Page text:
Trump's early morning defense of sharing information with the Russians appeared to differ in tone from ones offered by aides who the night earlier declared the story to be "false."

"The president and the foreign minister reviewed a range of common threats to our two countries, including threats to civil aviation," said National Security Adviser H.R. McMaster. "At no time, at no time, were intelligence sources or methods discussed and the president did not disclose any military operations that were not already publicly known."

As Trump prepares for his first foreign trip for the Middle East and Europe, lawmakers from both parties demanded a full accounting of the conversation with the Russian diplomats that some feared could lead to exposure of confidential informants helping U.S. intelligence officials counter the Islamic State.

“If the report is true, it is very disturbing," said Senate Minority Leader Chuck Schumer, D-N.Y. "Revealing classified information at this level is extremely dangerous and puts at risk the lives of Americans and those who gather intelligence for our country."

The latest incident comes just a week after Trump fired Comey. Critics accused him of seeking to short-circuit an investigation into whether Trump campaign associates colluded with Russians who sought to influence last year's election.

For its part, Russian Foreign Ministry spokeswoman Maria Zakharova, who has also denied allegations that Russia interfered in last year's presidential election, denounced the latest Post story as "fake." And Putin spokesman Dmitry Peskov said, "we do not want to have anything to do with this nonsense. This is utter nonsense. It is not something to either confirm or deny."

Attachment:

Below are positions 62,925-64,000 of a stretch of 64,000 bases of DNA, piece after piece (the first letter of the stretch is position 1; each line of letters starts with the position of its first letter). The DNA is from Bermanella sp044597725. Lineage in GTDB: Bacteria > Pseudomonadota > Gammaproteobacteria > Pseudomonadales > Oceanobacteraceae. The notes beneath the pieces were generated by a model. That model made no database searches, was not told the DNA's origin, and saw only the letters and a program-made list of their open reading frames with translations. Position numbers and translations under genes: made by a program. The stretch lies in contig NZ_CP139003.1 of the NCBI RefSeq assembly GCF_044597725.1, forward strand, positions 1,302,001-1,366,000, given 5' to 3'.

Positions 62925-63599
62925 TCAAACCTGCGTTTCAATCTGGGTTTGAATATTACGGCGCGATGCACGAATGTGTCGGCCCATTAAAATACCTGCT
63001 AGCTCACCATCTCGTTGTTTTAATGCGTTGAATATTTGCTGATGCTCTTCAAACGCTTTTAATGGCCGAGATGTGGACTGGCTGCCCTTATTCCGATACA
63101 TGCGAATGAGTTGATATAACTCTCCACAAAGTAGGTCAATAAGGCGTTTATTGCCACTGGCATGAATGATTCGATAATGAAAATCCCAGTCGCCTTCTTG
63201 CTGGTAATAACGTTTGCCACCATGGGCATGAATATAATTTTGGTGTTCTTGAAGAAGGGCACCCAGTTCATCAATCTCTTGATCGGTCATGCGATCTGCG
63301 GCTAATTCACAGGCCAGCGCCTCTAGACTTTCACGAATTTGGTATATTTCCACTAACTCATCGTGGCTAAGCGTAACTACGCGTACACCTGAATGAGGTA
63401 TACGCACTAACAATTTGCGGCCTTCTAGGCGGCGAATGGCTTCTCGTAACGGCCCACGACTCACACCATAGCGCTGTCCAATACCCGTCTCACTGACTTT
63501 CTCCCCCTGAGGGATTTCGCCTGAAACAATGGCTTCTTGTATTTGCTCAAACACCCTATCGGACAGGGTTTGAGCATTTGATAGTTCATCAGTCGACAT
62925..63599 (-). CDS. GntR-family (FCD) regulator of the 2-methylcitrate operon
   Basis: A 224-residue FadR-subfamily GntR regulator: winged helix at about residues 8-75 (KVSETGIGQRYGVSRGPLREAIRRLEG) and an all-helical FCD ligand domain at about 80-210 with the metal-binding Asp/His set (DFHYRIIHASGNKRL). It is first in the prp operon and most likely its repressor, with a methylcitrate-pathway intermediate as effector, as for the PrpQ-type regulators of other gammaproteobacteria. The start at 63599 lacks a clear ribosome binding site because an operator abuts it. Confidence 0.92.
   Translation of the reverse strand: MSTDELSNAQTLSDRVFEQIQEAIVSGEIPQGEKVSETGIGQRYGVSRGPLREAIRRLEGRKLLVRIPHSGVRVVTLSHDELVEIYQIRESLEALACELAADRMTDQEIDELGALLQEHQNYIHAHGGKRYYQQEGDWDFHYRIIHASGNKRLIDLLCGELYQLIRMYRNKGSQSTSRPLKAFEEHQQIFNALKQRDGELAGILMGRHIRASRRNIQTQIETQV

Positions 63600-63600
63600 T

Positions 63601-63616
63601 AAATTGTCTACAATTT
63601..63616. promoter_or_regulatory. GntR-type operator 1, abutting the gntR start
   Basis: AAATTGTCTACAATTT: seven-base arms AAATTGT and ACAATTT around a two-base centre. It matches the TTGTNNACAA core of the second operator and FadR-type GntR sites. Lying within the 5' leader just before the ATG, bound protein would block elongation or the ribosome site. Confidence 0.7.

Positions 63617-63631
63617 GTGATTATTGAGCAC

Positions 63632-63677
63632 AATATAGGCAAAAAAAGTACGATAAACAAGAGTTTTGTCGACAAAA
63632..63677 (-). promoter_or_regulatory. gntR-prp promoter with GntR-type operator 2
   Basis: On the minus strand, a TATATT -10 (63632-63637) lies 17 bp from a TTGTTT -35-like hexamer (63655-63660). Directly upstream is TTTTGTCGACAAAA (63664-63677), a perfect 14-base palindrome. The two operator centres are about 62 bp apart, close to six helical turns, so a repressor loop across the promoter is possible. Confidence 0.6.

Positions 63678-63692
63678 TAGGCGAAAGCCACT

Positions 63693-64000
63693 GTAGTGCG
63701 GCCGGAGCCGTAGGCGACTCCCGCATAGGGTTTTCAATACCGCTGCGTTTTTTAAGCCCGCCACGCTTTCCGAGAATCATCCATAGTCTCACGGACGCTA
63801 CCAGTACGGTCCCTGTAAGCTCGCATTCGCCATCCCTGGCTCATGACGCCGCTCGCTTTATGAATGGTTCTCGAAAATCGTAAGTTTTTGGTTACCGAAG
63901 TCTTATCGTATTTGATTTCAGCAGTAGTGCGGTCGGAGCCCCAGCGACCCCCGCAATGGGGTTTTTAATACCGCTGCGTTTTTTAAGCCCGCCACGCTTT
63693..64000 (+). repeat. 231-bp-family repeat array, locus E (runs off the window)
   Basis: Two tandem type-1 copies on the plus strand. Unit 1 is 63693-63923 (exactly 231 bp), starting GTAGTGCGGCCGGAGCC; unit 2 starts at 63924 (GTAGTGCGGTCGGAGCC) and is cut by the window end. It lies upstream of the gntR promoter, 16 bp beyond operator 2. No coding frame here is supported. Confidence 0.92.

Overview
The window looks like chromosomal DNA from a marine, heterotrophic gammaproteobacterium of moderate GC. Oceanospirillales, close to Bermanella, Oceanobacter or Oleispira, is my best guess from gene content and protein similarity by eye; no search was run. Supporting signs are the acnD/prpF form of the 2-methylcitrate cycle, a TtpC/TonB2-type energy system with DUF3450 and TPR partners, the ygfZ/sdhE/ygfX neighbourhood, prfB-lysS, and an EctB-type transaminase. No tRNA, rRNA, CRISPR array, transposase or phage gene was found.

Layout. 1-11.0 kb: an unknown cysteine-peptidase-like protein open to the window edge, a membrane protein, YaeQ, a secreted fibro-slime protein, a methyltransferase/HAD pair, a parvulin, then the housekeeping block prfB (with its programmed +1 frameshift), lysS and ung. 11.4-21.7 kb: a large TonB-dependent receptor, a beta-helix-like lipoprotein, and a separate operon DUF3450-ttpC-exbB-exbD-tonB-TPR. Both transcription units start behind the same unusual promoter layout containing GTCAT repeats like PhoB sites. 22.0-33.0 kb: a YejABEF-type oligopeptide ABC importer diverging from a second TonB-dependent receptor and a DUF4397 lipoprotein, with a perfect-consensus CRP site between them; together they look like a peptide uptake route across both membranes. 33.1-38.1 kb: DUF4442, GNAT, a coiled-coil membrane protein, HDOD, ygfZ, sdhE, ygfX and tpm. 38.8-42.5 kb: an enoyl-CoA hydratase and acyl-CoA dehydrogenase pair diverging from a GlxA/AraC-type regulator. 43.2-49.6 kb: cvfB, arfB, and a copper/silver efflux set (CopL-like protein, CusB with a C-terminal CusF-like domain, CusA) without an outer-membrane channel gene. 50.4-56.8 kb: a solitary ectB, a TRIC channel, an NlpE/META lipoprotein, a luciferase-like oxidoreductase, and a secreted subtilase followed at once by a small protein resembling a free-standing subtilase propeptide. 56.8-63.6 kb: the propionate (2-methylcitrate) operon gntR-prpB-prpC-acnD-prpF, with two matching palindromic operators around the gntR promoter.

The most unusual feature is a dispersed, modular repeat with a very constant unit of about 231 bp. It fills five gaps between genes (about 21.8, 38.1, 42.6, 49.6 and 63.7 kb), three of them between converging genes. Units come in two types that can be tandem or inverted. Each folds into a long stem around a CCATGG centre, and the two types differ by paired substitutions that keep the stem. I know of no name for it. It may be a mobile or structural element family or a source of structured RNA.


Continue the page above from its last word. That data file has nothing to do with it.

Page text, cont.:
Meanwhile, Republicans at home feel frustrated by the onslaught of news stories that give the appearance the White House is out of control.

"Obviously they're in a downward spiral right now," said Sen. Bob Corker, R-Tenn., chairman of the Senate Foreign Relations Committee, "and they've got to figure out a way to come to grips with all that's happening."


On Monday, The Washington Post reported that Trump discussed intelligence with Russian Foreign Minister Sergei Lavrov and Ambassador Sergey Kislyak in a way the Russian diplomats could have identified secret sources and methods. The information – provided by another, as-yet-unnamed country – dealt with plans by the Islamic State to use laptop computers as weapons, and was so sensitive it had been withheld from allies and under close hold within the U.S. government as well.

Notably, neither Trump nor his advisers have explicitly denied the president shared classified intelligence.

American presidents have the power to unilaterally disclose any material – even the most secret intelligence – without going through any kind of formal process, or worrying about prosecution. While Trump is correct to say he has an "absolute right" to share any information he wants, experts say that strategy can be risky – especially because allies could lose their trust in the U.S. ability to keep secrets and might stop sharing valuable intelligence with their American counterparts.

As Washington debated whether Trump's own disclosures were appropriate, the president in a separate tweet protested news leaks about his administration – presumably in response to the anonymous sources in the Post story.

Making a reference to former FBI Director James Comey, whom he fired last week, Trump said, "I have been asking Director Comey & others, from the beginning of my administration, to find the LEAKERS in the intelligence community."